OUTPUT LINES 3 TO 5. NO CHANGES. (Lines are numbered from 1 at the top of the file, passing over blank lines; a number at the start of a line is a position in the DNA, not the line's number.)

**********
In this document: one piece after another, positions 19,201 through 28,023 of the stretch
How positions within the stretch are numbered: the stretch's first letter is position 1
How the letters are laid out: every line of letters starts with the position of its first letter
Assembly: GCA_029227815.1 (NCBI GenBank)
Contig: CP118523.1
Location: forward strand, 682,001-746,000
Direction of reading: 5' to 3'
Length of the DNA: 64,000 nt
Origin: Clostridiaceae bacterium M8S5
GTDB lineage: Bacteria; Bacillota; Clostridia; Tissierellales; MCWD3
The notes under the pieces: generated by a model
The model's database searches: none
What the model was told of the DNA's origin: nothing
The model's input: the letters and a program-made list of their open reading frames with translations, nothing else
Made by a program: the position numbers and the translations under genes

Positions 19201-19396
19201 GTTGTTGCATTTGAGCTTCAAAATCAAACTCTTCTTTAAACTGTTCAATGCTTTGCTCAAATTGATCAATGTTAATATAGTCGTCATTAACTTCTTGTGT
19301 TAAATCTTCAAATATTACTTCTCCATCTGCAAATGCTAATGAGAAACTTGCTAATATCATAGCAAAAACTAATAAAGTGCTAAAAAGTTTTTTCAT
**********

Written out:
How the letters are laid out: every line of letters starts with the position of its first letter
Assembly: GCA_029227815.1 (NCBI GenBank)
Contig: CP118523.1